Television

Power and Politics on HBO

June 16, 2014

A couple of HBO shows recently wrapped their seasons: two drastically different sagas about awful people and power politics, one comedy and one fantasy.

Two weeks ago, Veep’s third year came to an end. This foul-mouthed, quirky political comedy about a fictional vice president has never quite climbed onto my A list, but I watch it regularly primarily because Julia Louis-Dreyfus is so brilliant in the lead. The style of humor is unique, and doesn’t always click, but the cast is brilliant – Tony Hale, Anna Chlumsky, Gary Cole, Timothy Simons, and Kevin Dunn all stand out – and I often get a kick out of the unbelievably awful things they all say to each other. This year’s arc, about the veep’s presidential campaign, provides plenty of awkward situations and funny moments, and its final few episodes were among the series’ best. I don’t think this show will ever be a favorite, but so far it continues to be worth a casual watch.

Last night, a saga involving many, many differently awful people, Game of Thrones, wrapped its fourth season. This is another of those shows I’ve followed religiously without ever quite connecting whole-heartedly to the material. Oh, I’ve admired its high production values and its epic scope, and its complex fantasy world geopolitics are absorbing enough. But season four was a tough watch for me, as I finally figured out why I’ve been keeping the show at an arm’s length: it’s just so relentlessly bleak and gruesome and vicious that even I’m getting worn down by it. I’m not sure if it’s George R.R. Martin’s narrative, or the show’s execution of it, but I find its twists and turns – often orchestrated for maximum shock value – to be cumulatively depressing. This article by Bethany Jones is an illuminating read about the troubling nature of GoT’s sexual violence, and that’s definitely contributed to my weary disgust with the show, but mostly it’s just the show’s grim insistence of frequently, brutally shattering all hope.  In a show that has frequently irritated me, the final moments of “The Mountain and the Viper” were nearly the last straw: they left me seething with snarling rage, and nearly threw me out of the series entirely. But I hung in there for the last two episodes, and the show won me back, especially with “The Watchers on the Wall,” which is among the series’ strongest episodes. That episode and season finale “The Children,” for all their horrific violence, reintroduced some hope to the series – ensuring my return next season, where I’m sure I’ll have my heart broken and rage stoked all over again. Huh, it must be doing something right…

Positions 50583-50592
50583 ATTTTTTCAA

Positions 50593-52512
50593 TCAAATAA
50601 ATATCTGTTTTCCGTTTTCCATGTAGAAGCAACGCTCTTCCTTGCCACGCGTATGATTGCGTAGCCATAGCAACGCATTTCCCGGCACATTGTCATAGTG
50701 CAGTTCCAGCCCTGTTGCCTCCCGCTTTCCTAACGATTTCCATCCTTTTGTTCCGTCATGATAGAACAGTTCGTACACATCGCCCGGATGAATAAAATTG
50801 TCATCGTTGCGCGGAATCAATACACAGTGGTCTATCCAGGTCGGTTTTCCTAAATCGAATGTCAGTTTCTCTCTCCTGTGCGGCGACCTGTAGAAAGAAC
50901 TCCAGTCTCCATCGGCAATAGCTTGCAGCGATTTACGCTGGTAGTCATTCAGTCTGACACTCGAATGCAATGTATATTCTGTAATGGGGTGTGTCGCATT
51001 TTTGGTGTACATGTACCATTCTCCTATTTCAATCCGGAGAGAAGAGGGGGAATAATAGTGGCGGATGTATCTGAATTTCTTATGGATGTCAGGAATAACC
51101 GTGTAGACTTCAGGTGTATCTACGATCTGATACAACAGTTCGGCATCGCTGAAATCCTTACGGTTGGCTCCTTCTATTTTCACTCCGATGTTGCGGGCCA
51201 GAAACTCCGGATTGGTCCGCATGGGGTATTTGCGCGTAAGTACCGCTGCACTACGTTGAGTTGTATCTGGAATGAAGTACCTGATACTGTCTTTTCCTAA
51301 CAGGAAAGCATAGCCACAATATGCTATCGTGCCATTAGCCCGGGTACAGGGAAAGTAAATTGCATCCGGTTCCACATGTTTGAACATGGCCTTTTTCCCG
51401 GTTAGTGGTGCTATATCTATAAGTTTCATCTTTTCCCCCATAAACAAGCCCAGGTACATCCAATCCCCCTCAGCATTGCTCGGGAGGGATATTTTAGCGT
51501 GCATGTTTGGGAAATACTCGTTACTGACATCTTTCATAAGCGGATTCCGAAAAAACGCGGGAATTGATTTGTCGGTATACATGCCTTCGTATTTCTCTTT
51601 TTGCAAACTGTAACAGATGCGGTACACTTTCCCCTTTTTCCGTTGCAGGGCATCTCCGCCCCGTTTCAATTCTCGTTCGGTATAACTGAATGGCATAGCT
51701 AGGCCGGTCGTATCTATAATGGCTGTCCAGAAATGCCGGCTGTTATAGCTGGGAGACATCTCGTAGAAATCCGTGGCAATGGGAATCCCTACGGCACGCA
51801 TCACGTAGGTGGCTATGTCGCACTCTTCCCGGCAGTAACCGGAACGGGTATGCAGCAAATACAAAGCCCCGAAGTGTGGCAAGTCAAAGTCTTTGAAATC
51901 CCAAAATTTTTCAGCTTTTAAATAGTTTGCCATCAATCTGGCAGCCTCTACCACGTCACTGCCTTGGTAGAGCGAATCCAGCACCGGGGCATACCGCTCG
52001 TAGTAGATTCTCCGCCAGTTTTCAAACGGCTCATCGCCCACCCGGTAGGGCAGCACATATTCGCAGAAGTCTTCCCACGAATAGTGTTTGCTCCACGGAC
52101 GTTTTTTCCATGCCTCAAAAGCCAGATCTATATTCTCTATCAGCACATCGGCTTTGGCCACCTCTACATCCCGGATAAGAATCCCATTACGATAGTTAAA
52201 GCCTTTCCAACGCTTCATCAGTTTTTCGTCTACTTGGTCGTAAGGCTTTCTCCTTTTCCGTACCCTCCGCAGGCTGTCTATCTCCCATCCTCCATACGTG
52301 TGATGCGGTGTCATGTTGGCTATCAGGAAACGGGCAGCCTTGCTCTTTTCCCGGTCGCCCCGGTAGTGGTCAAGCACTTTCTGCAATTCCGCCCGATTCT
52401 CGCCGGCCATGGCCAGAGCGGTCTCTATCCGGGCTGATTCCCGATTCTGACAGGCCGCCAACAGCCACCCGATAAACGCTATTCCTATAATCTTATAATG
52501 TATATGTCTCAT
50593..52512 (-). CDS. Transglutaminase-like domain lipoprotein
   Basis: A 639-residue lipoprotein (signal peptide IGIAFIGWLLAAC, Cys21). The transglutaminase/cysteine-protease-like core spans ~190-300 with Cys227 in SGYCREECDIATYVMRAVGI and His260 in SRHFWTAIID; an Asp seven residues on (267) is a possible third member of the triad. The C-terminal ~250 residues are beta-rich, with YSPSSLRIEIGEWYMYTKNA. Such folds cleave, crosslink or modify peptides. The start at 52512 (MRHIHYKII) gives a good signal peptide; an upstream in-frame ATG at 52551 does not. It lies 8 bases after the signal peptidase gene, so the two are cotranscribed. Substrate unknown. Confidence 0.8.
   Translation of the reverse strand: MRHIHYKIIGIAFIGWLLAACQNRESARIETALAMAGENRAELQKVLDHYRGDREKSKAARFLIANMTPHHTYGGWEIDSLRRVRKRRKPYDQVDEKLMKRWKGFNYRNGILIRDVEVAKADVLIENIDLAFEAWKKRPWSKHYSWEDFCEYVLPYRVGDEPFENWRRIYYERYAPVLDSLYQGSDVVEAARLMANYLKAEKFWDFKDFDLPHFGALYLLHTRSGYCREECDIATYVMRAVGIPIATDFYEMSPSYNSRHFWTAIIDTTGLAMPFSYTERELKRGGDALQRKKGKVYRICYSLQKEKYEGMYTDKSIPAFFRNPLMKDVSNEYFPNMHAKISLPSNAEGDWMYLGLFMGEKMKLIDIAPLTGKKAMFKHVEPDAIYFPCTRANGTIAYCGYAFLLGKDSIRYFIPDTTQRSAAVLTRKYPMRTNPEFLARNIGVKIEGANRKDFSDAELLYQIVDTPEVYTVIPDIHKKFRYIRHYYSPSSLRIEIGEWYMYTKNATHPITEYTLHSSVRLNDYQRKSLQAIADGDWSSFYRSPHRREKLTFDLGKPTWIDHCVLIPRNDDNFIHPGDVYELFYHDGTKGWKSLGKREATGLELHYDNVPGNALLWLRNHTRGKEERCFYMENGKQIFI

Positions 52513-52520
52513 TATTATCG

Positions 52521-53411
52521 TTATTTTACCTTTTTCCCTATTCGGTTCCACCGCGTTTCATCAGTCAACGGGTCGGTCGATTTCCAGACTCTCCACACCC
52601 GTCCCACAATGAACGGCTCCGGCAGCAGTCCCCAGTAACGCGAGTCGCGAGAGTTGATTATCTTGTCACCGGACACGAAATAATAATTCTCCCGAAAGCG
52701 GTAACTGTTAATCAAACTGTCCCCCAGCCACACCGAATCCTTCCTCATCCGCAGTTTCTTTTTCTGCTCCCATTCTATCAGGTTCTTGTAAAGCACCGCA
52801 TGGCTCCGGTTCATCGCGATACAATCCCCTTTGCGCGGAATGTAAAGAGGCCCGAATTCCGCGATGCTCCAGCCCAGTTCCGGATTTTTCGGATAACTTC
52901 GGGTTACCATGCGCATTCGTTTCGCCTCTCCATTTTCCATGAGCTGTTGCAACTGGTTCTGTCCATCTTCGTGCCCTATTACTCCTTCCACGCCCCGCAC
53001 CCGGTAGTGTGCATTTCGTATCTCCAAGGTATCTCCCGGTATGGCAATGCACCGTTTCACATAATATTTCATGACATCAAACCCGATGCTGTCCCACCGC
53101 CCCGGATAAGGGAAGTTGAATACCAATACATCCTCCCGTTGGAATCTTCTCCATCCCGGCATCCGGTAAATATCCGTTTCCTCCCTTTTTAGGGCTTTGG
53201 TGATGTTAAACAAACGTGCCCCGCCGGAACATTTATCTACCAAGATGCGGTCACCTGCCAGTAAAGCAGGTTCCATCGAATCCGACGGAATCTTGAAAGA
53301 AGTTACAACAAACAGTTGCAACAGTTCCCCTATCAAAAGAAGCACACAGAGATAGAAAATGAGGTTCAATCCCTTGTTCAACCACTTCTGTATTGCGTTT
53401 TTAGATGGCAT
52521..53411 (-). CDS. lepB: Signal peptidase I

Finally a quick mention of non-fiction politics, also in the HBO vein. The weekly comedy news program Last Week Tonight has been on the air for several weeks now, and it’s bloody brilliant. Hosted by John Oliver, it follows in the footsteps of The Daily Show and The Colbert Report, but so far I’ve found it more focused and refreshing than either of those shows. Maybe its more forgiving schedule enables it to take more time to perfect its routines, but there’s also something slightly more upbeat about the way it eviscerates the ridiculousness of the world. I also admire that it’s not quite so US-centric, regularly broadening its scope to international affairs. I expect this to become a regular staple of my TV diet. Check out this epic sequence about the evil corporate-government conspiracy to destroy net neutrality:

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